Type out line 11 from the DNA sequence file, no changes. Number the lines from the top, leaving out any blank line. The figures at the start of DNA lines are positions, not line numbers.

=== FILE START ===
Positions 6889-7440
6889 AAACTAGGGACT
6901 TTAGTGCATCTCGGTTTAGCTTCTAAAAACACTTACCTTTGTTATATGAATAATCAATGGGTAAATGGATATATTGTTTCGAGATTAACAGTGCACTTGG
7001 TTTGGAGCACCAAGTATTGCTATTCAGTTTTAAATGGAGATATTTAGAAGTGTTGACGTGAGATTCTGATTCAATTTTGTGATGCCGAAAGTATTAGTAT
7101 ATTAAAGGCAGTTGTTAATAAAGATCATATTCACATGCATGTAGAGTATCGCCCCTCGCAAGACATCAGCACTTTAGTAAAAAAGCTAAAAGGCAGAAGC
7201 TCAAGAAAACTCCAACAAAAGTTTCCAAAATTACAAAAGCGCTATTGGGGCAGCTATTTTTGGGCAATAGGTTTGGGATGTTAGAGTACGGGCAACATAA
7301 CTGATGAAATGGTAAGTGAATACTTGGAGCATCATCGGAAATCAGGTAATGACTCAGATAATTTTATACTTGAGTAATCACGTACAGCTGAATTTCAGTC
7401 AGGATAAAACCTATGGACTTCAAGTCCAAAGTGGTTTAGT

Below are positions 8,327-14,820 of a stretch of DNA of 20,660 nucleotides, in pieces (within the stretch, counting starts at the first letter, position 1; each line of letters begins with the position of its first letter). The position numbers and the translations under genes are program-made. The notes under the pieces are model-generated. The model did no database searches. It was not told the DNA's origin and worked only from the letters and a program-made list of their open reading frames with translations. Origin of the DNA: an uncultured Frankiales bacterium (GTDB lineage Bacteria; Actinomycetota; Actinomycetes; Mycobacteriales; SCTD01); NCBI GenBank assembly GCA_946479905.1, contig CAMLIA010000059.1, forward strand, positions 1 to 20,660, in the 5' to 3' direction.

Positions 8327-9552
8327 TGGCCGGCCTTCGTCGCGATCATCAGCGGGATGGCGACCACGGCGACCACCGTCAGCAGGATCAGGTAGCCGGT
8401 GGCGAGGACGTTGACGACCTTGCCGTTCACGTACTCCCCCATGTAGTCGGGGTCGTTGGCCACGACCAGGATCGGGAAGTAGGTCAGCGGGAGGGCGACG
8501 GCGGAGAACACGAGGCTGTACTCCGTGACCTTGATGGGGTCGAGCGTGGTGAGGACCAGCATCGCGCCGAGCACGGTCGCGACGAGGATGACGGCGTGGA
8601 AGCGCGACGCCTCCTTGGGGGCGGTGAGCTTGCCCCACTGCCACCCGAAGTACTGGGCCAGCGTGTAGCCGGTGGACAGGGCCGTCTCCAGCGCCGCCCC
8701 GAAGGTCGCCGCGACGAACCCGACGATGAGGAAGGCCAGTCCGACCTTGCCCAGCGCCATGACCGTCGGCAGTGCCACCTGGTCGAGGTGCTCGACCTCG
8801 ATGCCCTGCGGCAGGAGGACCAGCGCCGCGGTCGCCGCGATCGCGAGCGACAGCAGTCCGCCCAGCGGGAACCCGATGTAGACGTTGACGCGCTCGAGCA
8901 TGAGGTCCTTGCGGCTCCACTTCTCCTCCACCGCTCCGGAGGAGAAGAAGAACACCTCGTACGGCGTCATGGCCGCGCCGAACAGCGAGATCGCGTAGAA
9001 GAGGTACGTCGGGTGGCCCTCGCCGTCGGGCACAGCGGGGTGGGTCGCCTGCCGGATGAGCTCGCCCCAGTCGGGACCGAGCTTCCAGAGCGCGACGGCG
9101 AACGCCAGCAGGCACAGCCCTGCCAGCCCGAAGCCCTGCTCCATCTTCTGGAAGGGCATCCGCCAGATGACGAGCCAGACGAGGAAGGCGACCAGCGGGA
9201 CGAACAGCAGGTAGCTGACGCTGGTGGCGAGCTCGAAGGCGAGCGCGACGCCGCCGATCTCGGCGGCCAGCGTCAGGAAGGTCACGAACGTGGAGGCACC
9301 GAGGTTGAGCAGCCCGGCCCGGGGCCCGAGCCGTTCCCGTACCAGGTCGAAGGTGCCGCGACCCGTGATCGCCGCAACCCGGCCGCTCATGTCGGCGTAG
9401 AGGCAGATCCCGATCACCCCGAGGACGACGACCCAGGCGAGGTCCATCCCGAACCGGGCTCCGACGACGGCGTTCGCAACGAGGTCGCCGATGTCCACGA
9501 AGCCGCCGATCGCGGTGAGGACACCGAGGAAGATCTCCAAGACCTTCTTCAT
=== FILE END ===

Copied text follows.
8327 TGGCCGGCCTTCGTCGCGATCATCAGCGGGATGGCGACCACGGCGACCACCGTCAGCAGGATCAGGTAGCCGGT